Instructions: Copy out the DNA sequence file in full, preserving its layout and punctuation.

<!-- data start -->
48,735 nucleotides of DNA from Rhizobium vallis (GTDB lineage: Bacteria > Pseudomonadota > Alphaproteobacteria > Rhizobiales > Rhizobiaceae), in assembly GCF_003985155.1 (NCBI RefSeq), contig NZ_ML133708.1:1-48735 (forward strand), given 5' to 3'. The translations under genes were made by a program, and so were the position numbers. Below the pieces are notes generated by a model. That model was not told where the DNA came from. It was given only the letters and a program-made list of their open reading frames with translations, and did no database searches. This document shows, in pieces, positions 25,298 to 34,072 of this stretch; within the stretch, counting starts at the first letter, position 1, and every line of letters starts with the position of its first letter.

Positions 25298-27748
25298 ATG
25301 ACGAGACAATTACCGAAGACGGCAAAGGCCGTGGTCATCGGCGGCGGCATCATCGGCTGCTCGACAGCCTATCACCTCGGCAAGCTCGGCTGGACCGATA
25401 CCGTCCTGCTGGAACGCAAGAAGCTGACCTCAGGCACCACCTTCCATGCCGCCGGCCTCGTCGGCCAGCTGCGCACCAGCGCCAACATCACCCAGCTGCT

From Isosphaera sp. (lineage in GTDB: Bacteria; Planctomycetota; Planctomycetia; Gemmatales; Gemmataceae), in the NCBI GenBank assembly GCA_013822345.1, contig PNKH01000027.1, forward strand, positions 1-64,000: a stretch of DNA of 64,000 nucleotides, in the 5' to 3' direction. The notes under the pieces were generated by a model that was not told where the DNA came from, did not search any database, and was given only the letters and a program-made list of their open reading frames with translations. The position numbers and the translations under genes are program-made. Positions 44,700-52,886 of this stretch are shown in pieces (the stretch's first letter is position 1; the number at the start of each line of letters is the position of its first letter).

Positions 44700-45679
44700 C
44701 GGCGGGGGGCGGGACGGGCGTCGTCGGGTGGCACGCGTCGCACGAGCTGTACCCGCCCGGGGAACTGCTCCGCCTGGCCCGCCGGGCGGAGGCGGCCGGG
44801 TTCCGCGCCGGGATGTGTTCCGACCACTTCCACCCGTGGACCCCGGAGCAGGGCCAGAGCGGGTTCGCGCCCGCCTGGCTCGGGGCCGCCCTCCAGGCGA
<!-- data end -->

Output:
48,735 nucleotides of DNA from Rhizobium vallis (GTDB lineage: Bacteria > Pseudomonadota > Alphaproteobacteria > Rhizobiales > Rhizobiaceae), in assembly GCF_003985155.1 (NCBI RefSeq), contig NZ_ML133708.1:1-48735 (forward strand), given 5' to 3'. The translations under genes were made by a program, and so were the position numbers. Below the pieces are notes generated by a model. That model was not told where the DNA came from. It was given only the letters and a program-made list of their open reading frames with translations, and did no database searches. This document shows, in pieces, positions 25,298 to 34,072 of this stretch; within the stretch, counting starts at the first letter, position 1, and every line of letters starts with the position of its first letter.

Positions 25298-27748
25298 ATG
25301 ACGAGACAATTACCGAAGACGGCAAAGGCCGTGGTCATCGGCGGCGGCATCATCGGCTGCTCGACAGCCTATCACCTCGGCAAGCTCGGCTGGACCGATA
25401 CCGTCCTGCTGGAACGCAAGAAGCTGACCTCAGGCACCACCTTCCATGCCGCCGGCCTCGTCGGCCAGCTGCGCACCAGCGCCAACATCACCCAGCTGCT

From Isosphaera sp. (lineage in GTDB: Bacteria; Planctomycetota; Planctomycetia; Gemmatales; Gemmataceae), in the NCBI GenBank assembly GCA_013822345.1, contig PNKH01000027.1, forward strand, positions 1-64,000: a stretch of DNA of 64,000 nucleotides, in the 5' to 3' direction. The notes under the pieces were generated by a model that was not told where the DNA came from, did not search any database, and was given only the letters and a program-made list of their open reading frames with translations. The position numbers and the translations under genes are program-made. Positions 44,700-52,886 of this stretch are shown in pieces (the stretch's first letter is position 1; the number at the start of each line of letters is the position of its first letter).

Positions 44700-45679
44700 C
44701 GGCGGGGGGCGGGACGGGCGTCGTCGGGTGGCACGCGTCGCACGAGCTGTACCCGCCCGGGGAACTGCTCCGCCTGGCCCGCCGGGCGGAGGCGGCCGGG
44801 TTCCGCGCCGGGATGTGTTCCGACCACTTCCACCCGTGGACCCCGGAGCAGGGCCAGAGCGGGTTCGCGCCCGCCTGGCTCGGGGCCGCCCTCCAGGCGA